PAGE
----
Mr. Sculpin’s Top 12 Favorite Film Scores (2019)

Music can make or break a movie, often being as important as each line of dialogue or each master shot. Here’s a sampling of some scores that I believe do a fantastic job of enhancing their respective films to incredible heights. Why 12? Because why not??

To limit the scope of amazing music, I’ve decided to omit any soundtracks primarily made of songs (i.e. musicals, Guardians of the Galaxy, The Graduate, etc.) as well as sagas (a la Godfather, Star Wars, Lord of the Rings, A Fistful of Dollars) in order to highlight some movies that stand powerfully on their own. I’ve also omitted fantastic scores to movies I regrettably haven’t seen (such as Chinatown and Jackie). This list is a bit arbitrary as the order and selection changes all the time. Nonetheless, all are worth giving a listen to.

12. The Last of the Mohicans: Trevor Jones and Randy Edelman

I found this score to be rather clever. Beyond being employed very tactfully during this film’s most critical moments, The Last of the Mohicans’ score reflects a great blend of period-accurate tunes with modern film composition. At times it feels like a rally to battle, and ultimately features themes that are insanely catchy but not heavy handed or overused.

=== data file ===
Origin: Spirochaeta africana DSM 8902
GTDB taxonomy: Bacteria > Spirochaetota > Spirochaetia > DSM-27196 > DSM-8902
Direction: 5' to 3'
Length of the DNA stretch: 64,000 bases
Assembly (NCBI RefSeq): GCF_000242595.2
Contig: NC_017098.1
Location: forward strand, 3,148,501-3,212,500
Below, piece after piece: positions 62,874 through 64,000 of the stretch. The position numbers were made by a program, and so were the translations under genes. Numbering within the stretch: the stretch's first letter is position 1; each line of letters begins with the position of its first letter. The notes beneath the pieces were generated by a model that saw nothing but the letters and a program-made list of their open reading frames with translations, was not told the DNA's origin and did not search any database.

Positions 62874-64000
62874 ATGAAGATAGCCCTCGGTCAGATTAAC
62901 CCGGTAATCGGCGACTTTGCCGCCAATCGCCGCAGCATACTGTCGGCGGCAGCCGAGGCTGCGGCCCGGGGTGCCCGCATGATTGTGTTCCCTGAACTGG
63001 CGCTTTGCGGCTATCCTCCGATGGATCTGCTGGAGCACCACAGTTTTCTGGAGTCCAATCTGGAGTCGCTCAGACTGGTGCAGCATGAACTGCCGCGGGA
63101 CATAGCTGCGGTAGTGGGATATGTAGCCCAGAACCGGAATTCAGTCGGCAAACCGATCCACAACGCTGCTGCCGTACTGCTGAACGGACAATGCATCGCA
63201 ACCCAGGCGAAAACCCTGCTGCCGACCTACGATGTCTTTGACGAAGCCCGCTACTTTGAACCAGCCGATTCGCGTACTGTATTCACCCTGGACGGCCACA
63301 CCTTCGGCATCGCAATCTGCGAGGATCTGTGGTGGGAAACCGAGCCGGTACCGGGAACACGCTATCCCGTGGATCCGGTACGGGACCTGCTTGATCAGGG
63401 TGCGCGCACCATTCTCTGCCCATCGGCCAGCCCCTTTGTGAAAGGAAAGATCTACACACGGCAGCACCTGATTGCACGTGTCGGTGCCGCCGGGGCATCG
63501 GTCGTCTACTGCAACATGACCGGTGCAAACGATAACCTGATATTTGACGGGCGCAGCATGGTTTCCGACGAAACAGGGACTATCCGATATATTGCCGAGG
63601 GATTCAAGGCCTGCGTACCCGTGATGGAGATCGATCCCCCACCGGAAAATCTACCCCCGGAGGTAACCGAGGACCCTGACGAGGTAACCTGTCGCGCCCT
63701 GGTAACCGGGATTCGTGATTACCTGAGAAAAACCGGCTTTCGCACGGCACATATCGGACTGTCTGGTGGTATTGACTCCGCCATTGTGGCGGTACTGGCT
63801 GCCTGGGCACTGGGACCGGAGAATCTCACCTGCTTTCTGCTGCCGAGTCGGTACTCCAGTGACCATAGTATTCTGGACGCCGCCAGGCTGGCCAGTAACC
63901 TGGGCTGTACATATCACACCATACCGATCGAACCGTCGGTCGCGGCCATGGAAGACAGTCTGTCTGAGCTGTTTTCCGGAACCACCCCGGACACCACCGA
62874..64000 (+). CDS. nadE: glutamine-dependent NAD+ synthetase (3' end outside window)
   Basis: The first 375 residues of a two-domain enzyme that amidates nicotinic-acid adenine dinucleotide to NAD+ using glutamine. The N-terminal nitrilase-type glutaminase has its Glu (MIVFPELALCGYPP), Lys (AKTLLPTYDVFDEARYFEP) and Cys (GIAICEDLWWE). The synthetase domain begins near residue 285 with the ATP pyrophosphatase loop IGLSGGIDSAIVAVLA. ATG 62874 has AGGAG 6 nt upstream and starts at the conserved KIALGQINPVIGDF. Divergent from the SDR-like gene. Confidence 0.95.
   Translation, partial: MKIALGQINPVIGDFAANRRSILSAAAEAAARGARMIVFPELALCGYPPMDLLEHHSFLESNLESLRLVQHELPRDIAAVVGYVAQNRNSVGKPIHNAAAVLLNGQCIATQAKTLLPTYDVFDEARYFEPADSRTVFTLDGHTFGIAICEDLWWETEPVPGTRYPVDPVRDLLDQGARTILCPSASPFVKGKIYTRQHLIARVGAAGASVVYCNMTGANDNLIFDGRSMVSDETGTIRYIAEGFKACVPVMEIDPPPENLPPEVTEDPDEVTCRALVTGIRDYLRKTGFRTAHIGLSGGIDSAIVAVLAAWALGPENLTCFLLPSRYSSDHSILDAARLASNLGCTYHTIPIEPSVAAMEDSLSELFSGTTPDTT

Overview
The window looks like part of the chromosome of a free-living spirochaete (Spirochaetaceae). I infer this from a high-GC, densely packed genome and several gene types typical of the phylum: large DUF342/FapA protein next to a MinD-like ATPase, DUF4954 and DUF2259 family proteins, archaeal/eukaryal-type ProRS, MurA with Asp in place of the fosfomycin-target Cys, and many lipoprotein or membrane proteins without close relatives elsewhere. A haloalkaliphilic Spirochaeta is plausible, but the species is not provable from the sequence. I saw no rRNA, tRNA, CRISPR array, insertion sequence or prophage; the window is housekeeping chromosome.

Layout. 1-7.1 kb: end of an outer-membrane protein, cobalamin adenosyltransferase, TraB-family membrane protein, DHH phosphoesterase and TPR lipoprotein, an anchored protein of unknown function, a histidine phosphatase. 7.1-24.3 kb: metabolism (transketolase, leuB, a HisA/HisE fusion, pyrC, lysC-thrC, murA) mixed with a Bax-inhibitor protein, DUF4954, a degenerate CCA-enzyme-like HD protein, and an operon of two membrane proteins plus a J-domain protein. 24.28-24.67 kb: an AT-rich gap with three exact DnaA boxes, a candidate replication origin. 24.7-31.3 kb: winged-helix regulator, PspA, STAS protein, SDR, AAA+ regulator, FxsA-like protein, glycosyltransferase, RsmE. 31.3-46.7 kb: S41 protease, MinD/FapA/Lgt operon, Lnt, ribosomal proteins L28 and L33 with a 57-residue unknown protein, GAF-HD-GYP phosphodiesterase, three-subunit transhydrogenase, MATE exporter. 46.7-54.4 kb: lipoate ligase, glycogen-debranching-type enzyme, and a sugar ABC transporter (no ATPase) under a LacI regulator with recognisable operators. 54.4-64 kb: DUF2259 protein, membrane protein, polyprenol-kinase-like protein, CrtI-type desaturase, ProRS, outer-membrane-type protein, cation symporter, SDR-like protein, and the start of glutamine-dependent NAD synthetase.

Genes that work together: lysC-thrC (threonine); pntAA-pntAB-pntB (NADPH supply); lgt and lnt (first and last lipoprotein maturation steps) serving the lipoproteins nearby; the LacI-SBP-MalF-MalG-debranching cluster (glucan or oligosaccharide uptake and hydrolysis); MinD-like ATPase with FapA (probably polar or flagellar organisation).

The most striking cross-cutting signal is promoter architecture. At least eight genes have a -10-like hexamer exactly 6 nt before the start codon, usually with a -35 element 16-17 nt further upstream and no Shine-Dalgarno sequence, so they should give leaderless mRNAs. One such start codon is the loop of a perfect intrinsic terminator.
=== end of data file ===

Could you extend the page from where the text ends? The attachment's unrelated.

11. Homeward Bound: The Incredible Journey: Bruce Broughton

Despite my deep nostalgia taking over for this one, I have no remorse. Truth be told, Bruce Broughton is actually an underrated composer for other projects like the excellent Silverado, and interjects a lot of movements in this score that fit its core themes of high adventure, comedy, and desperation to find home. Homeward Bound is arguably the best dog movie to exist, and I think Bruce Broughton is partially to thank for that. Its a silly movie with a silly score, but if you can’t have fun with the whole experience or get the feels by the end, you need to check yourself.

10. Perfect Blue: Masahiro Ikumi

In a TOTAL opposite direction from Homeward Bound is this creepy composition. Perhaps as a surprise to most people who know me (since I’m not a huge anime buff) is the inclusion of this bizarre yet potent score. Perfect Blue, the film on which Black Swan is loosely based, is my favorite animated Japanese movie purely because of it’s psychological intrigue, borderline horror-level suspense, and artistic direction. The score channels the film’s terror with beats more akin to a 90s Bj√∂rk album than a soundtrack, and for this reason helps elevate the edge-of-your-seat suspense. Standing alone, its almost too bizarre even for my taste, but fits so perfectly in the unsettling context of the film.